19. 19. Top roller pressure: To clamp the fibers, the top rollers must be forced at high pressure towards the bottom roller. This pressure can be generated by: - Load by means of dead weight - Spring weighing (the most usual form) - Hydraulic systems (Hardly used) - Pneumatic weighing (The Rieter company) - Magnetic weighing (The Saco Lowell company)
  20. 20. Questions:  What is the influence of draft in drafting.  What are requirement of drafting arrangement .  Tell me the elements of drafting arrangement.
  21. 21. Objectives:  To study various forms of drafting arrangement To study draft and attenuation To study drafting operation To study drafting force
  22. 22. Forms of drafting Arrangement: - 3 over 4 drafting system - 3 over 3 drafting system - 4 over 3 drafting system - 5 over 3 drafting system In extreme case the break draft and total draft lies between 1.05 – 2.5 and 3.5 – 12 respectively, but usually they are 1.25 – 1.8 and 4-8 respectively.
  23. 23. The degree of reduction in the linear density of the fibre material is called as the draft. Attenuation defined as: Attenuation = Draft x [100/100-p] Where, p: elimination or loss of fiber into waste Draft can be expressed in two forms: (1) Actual or Technical Draft Actual Draft = Linear Density of Input / Linear Density of output (2) Mechanical Draft Mechanical Draft = Linear Speed of Output / Linear Speed of Input If the percentage waste removal during the carding machine is (W) then the actual and mechanical draft are related to each other as: Mechanical Draft = Actual Draft (1 – W/100)
  24. 24. The drawing operations are primarily concerned with converting card slivers into drawn slivers in which fibers have been straightened and aligned with a high degree of parallelism. It is essential that the short-, medium-, and long-term irregularities of drawn slivers are as low as possible, with no periodic variation present. If the roller are rotated that their peripheral speed in the through flow direction increases from roller pair to roller pair, then the drawing apart of the fiber, i.e. draft. This is defined as the ratio of the delivery length [LD] to feed length [LF], or the ratio of the peripheral speeds: V= LD / LF = VD / VF ……………….V= peripheral speed of cylinder C
  25. 25. The drafting arrangement has three drafting zone: Break draft zone [S1] : DB = V2 / V1 Middle draft zone [S2] : DMiddle = V3 / V2 Main draft zone [S3] : DM = V4 / V3 The total draft is always product of the individual drafts and not sum: Dtotal = DB x DMiddle x DM = V4 / V1 Fig. Drafting Arrangement
  26. 26. What is drafting force? Drawing apart of the fibres is effected by fibres being carried along with the roller surfaces. For this to occur, the fibres must take on the peripheral speed of the rollers. This transfer of the roller speed to the fibres represents one of the problems of drafting operations. The transfer can be effected only by friction, but the fibre strand is fairly thick and only its outer layers have contact with the rollers, and furthermore various, non-constant forces act on the fibres. Drafting takes place in three operating stages: - Straightening of the fibres (decrimping) - Elongation of the fibres - Sliding of the fibres out of the surrounding fibre strand.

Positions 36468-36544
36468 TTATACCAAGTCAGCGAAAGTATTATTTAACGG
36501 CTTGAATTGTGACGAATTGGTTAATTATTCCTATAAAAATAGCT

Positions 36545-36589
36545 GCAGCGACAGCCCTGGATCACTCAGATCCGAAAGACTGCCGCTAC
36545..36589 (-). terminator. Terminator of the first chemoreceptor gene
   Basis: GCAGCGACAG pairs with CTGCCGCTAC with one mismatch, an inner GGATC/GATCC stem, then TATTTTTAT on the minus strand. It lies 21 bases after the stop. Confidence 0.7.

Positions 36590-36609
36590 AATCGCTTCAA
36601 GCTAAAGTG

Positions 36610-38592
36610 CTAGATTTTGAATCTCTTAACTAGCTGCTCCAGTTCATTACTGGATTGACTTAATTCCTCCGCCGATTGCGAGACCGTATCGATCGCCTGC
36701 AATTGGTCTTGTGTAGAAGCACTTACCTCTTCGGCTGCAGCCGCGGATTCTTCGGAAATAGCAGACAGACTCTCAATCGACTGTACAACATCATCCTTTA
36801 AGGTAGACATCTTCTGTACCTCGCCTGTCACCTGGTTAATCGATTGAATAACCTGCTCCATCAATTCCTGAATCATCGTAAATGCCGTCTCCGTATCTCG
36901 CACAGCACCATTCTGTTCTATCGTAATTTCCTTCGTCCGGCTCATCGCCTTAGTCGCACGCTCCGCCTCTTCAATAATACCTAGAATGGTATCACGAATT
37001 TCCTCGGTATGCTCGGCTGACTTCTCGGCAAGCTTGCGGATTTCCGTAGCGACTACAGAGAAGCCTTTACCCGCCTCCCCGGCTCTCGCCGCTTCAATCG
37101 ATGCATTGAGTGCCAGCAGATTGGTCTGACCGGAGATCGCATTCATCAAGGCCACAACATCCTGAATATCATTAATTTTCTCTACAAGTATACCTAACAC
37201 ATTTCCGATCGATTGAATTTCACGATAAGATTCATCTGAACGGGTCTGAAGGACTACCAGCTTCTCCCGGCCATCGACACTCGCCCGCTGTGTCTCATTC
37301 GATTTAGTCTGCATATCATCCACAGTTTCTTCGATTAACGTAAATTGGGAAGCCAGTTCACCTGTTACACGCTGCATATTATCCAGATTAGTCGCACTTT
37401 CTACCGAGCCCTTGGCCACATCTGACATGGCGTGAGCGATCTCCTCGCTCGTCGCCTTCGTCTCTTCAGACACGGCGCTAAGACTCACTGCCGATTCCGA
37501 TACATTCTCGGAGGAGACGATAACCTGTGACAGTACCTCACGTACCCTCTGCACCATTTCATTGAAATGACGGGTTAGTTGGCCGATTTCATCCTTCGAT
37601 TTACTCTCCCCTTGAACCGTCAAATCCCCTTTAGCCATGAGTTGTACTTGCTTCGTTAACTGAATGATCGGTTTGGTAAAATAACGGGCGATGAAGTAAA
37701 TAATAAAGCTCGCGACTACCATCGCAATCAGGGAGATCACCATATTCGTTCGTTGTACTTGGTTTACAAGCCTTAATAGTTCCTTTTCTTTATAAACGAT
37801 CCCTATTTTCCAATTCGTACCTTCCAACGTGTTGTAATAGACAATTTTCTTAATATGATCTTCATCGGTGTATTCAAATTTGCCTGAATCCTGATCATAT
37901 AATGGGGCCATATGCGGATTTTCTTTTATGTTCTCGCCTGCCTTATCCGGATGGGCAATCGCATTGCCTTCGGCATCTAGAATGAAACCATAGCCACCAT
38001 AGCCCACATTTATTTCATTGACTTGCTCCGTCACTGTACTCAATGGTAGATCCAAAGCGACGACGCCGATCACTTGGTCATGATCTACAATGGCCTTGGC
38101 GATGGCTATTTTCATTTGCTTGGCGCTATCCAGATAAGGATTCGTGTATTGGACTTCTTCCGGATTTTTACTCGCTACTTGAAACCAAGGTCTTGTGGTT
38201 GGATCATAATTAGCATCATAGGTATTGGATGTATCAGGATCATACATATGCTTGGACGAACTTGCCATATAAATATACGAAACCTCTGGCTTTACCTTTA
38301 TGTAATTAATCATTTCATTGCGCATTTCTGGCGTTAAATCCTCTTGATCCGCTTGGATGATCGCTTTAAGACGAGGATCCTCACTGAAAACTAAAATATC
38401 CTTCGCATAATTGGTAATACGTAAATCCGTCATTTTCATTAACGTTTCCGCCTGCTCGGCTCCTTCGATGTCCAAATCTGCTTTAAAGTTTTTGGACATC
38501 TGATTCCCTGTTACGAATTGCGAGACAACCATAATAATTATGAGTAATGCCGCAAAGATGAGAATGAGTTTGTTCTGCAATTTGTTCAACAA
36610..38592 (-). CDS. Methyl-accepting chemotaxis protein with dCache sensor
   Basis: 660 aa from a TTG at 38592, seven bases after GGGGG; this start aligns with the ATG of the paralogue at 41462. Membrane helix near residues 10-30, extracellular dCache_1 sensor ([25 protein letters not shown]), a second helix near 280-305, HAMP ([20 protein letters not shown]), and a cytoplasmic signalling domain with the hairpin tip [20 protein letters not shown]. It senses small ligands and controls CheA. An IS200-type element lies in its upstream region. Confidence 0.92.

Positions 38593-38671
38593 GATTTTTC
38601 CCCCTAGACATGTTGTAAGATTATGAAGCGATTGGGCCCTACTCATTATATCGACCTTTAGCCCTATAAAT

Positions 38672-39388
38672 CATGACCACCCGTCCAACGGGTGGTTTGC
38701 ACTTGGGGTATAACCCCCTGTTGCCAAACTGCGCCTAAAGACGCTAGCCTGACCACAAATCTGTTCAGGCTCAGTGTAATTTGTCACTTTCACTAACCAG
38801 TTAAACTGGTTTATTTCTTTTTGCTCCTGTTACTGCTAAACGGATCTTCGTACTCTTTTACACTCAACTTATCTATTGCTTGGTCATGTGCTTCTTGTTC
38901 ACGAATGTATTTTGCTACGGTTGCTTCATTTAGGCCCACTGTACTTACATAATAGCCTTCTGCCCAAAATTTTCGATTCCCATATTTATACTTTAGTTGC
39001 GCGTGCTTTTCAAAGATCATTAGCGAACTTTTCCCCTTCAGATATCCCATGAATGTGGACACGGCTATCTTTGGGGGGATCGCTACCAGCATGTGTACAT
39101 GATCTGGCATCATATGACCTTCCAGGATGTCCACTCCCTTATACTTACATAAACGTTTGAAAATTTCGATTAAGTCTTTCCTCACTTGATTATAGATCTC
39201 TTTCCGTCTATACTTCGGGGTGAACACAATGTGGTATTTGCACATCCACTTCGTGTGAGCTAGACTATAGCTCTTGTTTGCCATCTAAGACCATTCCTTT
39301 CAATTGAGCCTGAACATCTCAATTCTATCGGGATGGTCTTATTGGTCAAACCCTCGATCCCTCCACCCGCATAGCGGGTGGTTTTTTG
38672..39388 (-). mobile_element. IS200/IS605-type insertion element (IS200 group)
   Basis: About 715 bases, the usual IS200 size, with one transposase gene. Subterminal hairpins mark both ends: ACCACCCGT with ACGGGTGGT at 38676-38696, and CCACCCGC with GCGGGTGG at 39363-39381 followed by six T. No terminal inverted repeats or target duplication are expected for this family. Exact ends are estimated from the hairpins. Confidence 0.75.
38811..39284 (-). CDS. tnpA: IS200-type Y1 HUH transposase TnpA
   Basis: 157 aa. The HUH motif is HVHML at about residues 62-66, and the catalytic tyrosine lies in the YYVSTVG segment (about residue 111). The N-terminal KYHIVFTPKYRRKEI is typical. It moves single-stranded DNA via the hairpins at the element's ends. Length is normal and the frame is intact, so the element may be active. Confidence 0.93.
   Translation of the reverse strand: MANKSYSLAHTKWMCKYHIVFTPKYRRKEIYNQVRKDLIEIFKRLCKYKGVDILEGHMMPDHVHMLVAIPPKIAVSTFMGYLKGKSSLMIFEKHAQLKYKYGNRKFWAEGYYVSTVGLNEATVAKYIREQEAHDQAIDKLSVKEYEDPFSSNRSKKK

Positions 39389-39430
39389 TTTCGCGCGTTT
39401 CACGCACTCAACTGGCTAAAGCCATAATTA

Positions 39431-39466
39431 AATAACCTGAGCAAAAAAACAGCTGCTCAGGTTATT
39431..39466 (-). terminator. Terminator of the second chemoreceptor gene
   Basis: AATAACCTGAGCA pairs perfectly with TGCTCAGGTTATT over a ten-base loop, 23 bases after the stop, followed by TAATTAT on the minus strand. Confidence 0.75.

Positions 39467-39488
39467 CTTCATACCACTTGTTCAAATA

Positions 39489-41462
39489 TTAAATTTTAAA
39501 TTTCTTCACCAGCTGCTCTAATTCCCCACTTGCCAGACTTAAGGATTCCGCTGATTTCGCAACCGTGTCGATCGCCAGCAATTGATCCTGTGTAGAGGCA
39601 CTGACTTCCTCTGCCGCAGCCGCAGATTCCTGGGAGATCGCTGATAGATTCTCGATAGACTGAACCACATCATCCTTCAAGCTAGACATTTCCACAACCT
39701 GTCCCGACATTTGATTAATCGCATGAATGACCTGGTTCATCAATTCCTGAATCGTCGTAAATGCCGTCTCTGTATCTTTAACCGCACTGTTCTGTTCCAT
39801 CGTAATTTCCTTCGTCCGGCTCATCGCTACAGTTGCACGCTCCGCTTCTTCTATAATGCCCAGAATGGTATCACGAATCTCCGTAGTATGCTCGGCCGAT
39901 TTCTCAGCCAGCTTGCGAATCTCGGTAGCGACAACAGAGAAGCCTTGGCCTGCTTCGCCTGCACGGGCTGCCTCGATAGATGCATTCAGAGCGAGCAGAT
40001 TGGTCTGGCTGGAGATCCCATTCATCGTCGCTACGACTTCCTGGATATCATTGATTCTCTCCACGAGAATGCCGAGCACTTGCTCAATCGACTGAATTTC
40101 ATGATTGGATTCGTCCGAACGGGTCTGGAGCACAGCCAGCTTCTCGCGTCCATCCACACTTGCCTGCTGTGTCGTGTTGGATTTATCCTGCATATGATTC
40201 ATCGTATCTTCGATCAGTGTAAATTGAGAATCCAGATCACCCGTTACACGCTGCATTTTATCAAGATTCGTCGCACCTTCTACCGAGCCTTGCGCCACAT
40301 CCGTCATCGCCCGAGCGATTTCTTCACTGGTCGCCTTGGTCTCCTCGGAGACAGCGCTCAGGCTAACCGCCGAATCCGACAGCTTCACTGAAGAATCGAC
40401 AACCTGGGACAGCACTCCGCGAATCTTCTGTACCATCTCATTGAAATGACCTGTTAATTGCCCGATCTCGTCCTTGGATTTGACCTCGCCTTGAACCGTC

27. 27. Drafting force is heavily dependent upon: - Fibres in the cross section - The arrangement of the fibres in the strand (parallel or crossed) - Cohesion between fibres (surface structure, crimp, finish etc.) - Fibre length; - Nip spacing. Drafting force(DF) influenced by different parameters during drafting: - DF directly proportional numbers of fibers in cross section. - DF inversely proportional draft used. - DF ↑, roller setting ↓. - Nature of material (degree of entanglement & fiber orientation) - Relative humidity - Temperature - Nip contact - Roller slip - Type of drafting system
  28. 28. Fig. Draft through a roller drafting . Fig. Forces acting on a fibre (f) during drafting Fig. Drafting Force Diagram Where, F - Magnitude of drafting force D - Magnitude of draft m to n – Highest impact of draft w.r.t. drafting force
  29. 29. Questions:  What is draft and attenuation.  What are the different forms of drafting.  Tell me the drafting operation.  What is drafting force.
  30. 30. Objectives:  To study behavior of fibre in drafting zone  To study fibre friction field  To study role of fibre-fibre friction in drafting
  31. 31. Fibres arriving for processing exhibit very considerable length variations. In a drafting field, they are therefore found in two conditions: - Guided (a, b, c) - Floating (d) In guidance of floating fibres is favorably influenced by: - a sufficient number of longer fibres as carrier fibre, for the shorter ones - guiding devices such as rollers needles, aprons, etc - the friction held Fig. Guided and floating fibres in drafting field
  32. 32. The top rollers must be pressed against the bottom rollers with considerable pressure to ensure that the fibres are transported. This pressure is not only effective in the vertical direction, but spreads through the fibre stock also in the horizontal direction. The compression of the fibres, and thus the inter-fibre friction, is transmitted into the drafting field. The intensity declines, however with increasing distance from the nip line and finally reduces to zero. The friction field is an extremely important medium of fibre guidance. It keeps the disturbing effect of drafting within tolerable bounds. Fig. The friction field created in the fibre by applied pressure
  33. 33. Friction field affects by: - Pressure of the top rollers - Hardness of the top roller covering - Roller diameter - Mass of the fibre strand - Density of the strand - Cross-section of the strand - Breadth of the strand - Twist in the strand